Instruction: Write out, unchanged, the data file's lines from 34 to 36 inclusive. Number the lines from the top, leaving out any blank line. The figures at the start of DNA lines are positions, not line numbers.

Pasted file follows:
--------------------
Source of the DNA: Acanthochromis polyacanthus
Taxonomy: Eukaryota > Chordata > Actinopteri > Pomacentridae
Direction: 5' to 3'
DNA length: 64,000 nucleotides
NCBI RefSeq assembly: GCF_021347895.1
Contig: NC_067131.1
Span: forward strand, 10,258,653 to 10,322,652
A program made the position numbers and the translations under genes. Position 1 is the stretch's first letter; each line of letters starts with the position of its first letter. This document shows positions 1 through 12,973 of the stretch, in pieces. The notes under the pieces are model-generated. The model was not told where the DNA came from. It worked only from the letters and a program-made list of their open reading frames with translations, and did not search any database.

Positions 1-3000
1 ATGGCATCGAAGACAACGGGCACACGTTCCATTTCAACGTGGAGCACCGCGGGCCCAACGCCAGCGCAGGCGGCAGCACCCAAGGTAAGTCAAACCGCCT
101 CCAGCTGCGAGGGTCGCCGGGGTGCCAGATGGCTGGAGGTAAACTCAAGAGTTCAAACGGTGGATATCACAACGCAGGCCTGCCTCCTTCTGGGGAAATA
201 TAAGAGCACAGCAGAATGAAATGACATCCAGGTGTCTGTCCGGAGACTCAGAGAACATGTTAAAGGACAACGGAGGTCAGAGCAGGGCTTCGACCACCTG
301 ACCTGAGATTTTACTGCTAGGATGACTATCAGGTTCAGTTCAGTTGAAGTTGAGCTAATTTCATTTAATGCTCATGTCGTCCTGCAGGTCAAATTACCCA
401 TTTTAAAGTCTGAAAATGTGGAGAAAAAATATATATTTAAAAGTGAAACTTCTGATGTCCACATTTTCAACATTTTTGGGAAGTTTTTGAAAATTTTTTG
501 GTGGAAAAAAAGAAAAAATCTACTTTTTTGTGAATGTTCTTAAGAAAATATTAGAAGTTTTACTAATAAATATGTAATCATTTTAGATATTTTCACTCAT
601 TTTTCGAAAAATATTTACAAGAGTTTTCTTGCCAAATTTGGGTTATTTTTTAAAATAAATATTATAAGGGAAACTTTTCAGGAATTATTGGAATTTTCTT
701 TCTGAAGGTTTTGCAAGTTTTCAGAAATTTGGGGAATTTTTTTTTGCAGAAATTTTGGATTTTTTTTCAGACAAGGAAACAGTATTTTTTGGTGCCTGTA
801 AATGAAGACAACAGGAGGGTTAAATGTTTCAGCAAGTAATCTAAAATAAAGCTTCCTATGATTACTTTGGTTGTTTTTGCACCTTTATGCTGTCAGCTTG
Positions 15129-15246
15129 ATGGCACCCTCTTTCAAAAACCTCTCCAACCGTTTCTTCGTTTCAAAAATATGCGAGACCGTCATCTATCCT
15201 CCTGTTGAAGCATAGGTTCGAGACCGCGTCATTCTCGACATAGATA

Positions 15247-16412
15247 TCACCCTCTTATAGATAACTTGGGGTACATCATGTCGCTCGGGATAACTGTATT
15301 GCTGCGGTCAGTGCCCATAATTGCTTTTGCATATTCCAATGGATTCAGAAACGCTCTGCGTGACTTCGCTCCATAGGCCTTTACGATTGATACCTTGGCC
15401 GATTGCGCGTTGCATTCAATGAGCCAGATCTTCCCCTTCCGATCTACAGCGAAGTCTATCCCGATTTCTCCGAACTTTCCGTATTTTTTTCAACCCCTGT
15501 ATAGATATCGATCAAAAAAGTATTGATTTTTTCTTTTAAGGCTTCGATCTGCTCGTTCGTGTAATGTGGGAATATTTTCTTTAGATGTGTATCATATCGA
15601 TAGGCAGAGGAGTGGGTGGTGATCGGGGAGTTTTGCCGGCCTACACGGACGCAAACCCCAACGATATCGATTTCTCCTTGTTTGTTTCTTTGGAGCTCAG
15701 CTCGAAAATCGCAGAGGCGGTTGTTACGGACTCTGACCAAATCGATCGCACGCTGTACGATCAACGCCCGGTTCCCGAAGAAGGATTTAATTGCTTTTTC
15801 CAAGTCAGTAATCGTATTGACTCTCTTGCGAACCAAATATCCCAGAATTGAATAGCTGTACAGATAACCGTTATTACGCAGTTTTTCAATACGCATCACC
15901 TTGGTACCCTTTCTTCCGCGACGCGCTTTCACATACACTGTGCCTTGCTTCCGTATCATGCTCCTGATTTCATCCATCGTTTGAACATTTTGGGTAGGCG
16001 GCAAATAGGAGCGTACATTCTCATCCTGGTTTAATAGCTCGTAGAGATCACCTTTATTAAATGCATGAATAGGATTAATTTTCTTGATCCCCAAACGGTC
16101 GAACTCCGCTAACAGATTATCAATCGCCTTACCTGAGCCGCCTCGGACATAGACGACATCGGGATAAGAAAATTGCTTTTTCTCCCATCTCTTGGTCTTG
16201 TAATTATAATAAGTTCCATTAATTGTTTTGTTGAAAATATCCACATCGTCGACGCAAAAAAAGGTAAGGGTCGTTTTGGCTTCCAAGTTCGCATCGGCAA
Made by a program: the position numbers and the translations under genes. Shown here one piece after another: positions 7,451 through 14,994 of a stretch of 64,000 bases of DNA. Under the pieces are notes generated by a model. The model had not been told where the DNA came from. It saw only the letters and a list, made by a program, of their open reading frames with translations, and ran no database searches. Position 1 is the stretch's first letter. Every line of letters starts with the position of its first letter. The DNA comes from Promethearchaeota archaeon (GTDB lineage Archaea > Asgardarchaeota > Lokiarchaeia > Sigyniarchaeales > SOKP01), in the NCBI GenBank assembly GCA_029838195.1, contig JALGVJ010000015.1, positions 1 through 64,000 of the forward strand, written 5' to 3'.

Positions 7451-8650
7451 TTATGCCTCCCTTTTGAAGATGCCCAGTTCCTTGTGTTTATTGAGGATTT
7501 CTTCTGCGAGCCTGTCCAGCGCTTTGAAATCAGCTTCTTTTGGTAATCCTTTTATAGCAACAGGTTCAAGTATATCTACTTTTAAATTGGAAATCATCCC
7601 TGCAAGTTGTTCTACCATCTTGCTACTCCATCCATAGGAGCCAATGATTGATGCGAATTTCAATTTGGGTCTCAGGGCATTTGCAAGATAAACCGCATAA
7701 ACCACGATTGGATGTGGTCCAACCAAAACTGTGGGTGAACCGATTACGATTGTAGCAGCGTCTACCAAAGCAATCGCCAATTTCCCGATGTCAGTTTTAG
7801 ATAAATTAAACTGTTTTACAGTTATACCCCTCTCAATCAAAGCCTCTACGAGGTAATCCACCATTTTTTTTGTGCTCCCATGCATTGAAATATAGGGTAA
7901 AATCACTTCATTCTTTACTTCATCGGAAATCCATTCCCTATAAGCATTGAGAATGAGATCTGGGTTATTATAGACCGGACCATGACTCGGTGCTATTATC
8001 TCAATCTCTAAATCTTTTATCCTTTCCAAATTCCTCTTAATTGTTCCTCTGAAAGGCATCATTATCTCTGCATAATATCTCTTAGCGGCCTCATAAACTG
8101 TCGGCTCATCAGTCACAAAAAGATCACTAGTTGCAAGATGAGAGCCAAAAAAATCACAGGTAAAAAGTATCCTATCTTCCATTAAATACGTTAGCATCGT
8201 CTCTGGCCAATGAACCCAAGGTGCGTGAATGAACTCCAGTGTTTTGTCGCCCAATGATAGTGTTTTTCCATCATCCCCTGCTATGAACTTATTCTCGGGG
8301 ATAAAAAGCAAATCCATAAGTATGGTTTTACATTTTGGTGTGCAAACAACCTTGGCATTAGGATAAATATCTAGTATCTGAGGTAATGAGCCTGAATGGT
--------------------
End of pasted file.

Made by a program: the position numbers and the translations under genes. Shown here one piece after another: positions 7,451 through 14,994 of a stretch of 64,000 bases of DNA. Under the pieces are notes generated by a model. The model had not been told where the DNA came from. It saw only the letters and a list, made by a program, of their open reading frames with translations, and ran no database searches. Position 1 is the stretch's first letter. Every line of letters starts with the position of its first letter. The DNA comes from Promethearchaeota archaeon (GTDB lineage Archaea > Asgardarchaeota > Lokiarchaeia > Sigyniarchaeales > SOKP01), in the NCBI GenBank assembly GCA_029838195.1, contig JALGVJ010000015.1, positions 1 through 64,000 of the forward strand, written 5' to 3'.

Positions 7451-8650
7451 TTATGCCTCCCTTTTGAAGATGCCCAGTTCCTTGTGTTTATTGAGGATTT